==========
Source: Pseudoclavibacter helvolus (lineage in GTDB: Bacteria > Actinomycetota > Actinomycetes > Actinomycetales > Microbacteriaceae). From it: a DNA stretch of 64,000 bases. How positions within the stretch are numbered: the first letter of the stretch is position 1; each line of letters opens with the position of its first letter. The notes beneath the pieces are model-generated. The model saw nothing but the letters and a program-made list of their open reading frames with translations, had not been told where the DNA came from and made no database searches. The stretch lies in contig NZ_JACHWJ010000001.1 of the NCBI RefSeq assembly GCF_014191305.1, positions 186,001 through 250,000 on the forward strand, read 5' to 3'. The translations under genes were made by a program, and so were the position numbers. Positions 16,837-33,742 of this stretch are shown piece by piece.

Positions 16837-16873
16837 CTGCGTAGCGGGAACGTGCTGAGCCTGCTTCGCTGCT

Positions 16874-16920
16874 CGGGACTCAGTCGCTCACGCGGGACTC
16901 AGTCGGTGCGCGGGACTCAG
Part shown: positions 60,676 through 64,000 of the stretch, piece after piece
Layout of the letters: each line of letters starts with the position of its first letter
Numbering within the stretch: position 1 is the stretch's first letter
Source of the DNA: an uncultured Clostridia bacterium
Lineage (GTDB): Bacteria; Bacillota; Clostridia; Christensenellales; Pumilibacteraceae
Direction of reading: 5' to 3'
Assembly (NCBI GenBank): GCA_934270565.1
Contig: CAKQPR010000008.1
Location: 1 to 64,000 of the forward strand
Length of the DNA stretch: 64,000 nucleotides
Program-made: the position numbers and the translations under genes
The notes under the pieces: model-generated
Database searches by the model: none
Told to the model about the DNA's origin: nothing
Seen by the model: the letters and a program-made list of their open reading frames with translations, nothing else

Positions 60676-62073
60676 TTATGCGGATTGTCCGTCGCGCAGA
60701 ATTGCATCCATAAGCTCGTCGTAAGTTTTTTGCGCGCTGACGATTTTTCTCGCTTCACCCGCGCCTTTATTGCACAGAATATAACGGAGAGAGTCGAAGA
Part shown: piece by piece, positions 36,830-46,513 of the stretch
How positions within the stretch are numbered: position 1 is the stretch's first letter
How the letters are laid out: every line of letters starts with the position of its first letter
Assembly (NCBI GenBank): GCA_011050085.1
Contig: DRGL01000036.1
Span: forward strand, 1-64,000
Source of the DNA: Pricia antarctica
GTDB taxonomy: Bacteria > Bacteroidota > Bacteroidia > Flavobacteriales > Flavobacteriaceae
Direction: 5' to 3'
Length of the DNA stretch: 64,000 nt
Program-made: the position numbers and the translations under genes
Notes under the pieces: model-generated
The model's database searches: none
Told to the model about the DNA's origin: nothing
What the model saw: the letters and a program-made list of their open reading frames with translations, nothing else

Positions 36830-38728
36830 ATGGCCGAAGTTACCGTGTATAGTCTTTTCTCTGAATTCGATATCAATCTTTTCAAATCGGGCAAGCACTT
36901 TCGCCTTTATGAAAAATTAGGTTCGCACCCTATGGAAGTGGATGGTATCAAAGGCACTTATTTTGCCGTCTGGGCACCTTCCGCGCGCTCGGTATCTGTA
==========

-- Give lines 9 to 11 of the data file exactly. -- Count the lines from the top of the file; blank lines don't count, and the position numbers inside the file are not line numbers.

Numbering within the stretch: position 1 is the stretch's first letter
Source of the DNA: an uncultured Clostridia bacterium
Lineage (GTDB): Bacteria; Bacillota; Clostridia; Christensenellales; Pumilibacteraceae